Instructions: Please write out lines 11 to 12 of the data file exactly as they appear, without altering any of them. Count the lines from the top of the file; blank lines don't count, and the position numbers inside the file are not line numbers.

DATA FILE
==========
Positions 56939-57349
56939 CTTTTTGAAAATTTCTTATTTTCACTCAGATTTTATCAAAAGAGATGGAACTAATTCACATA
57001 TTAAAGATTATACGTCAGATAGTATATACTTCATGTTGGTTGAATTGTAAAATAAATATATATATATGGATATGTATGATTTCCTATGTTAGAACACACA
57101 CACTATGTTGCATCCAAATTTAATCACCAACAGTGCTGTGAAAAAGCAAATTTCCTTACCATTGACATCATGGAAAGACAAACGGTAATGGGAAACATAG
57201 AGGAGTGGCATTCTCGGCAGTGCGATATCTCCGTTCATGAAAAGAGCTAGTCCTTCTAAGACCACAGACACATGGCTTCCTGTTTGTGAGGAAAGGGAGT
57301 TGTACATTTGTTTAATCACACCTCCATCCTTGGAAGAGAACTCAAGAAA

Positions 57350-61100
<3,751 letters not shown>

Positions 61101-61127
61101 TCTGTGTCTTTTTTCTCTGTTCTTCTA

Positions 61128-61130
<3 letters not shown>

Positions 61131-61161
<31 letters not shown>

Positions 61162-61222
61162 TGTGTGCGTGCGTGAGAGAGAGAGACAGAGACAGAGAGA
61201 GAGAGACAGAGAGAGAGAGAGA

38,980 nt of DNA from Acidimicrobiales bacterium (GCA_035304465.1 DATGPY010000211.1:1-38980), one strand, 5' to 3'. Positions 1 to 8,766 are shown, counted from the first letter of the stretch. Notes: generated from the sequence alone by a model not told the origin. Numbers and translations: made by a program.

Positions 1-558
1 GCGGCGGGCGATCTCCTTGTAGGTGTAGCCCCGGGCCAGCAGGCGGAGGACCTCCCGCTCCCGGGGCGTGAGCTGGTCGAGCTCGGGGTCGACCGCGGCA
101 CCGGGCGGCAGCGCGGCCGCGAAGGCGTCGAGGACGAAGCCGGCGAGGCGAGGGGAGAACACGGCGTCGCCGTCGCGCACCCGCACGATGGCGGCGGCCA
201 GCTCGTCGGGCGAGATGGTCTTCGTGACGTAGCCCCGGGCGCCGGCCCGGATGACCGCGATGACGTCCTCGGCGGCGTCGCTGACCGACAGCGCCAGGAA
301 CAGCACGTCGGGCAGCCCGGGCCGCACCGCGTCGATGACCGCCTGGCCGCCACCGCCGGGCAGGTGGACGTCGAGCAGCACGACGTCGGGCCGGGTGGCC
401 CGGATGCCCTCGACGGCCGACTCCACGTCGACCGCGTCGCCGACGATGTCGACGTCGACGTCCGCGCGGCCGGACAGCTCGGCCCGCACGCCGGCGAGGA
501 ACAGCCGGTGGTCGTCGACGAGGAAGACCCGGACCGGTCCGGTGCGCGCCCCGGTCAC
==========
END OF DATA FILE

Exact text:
Positions 61128-61130
<3 letters not shown>